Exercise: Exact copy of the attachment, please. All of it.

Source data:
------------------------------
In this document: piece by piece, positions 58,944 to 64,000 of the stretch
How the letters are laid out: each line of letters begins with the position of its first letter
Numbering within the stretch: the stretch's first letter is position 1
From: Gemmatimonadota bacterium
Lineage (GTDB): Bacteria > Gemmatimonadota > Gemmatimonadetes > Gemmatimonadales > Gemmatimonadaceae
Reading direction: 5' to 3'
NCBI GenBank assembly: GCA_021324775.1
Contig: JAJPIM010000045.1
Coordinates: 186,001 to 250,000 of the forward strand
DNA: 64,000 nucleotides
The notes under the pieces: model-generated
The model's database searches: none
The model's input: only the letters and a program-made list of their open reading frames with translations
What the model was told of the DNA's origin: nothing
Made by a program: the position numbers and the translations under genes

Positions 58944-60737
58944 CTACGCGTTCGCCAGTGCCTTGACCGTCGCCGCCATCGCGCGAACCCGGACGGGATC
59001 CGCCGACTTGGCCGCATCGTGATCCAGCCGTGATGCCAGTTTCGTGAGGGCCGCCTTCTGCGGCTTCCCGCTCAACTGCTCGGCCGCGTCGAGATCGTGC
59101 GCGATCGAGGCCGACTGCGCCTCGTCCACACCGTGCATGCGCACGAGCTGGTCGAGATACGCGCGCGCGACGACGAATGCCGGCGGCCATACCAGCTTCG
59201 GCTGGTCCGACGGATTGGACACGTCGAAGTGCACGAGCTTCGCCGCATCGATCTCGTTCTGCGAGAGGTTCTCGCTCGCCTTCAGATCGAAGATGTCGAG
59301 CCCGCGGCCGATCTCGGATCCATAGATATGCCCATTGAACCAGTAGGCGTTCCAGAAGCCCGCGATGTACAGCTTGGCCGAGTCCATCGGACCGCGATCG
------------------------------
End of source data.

In this document: piece by piece, positions 58,944 to 64,000 of the stretch
How the letters are laid out: each line of letters begins with the position of its first letter
Numbering within the stretch: the stretch's first letter is position 1
From: Gemmatimonadota bacterium
Lineage (GTDB): Bacteria > Gemmatimonadota > Gemmatimonadetes > Gemmatimonadales > Gemmatimonadaceae
Reading direction: 5' to 3'
NCBI GenBank assembly: GCA_021324775.1
Contig: JAJPIM010000045.1
Coordinates: 186,001 to 250,000 of the forward strand
DNA: 64,000 nucleotides
The notes under the pieces: model-generated
The model's database searches: none
The model's input: only the letters and a program-made list of their open reading frames with translations
What the model was told of the DNA's origin: nothing
Made by a program: the position numbers and the translations under genes

Positions 58944-60737
58944 CTACGCGTTCGCCAGTGCCTTGACCGTCGCCGCCATCGCGCGAACCCGGACGGGATC
59001 CGCCGACTTGGCCGCATCGTGATCCAGCCGTGATGCCAGTTTCGTGAGGGCCGCCTTCTGCGGCTTCCCGCTCAACTGCTCGGCCGCGTCGAGATCGTGC
59101 GCGATCGAGGCCGACTGCGCCTCGTCCACACCGTGCATGCGCACGAGCTGGTCGAGATACGCGCGCGCGACGACGAATGCCGGCGGCCATACCAGCTTCG
59201 GCTGGTCCGACGGATTGGACACGTCGAAGTGCACGAGCTTCGCCGCATCGATCTCGTTCTGCGAGAGGTTCTCGCTCGCCTTCAGATCGAAGATGTCGAG
59301 CCCGCGGCCGATCTCGGATCCATAGATATGCCCATTGAACCAGTAGGCGTTCCAGAAGCCCGCGATGTACAGCTTGGCCGAGTCCATCGGACCGCGATCG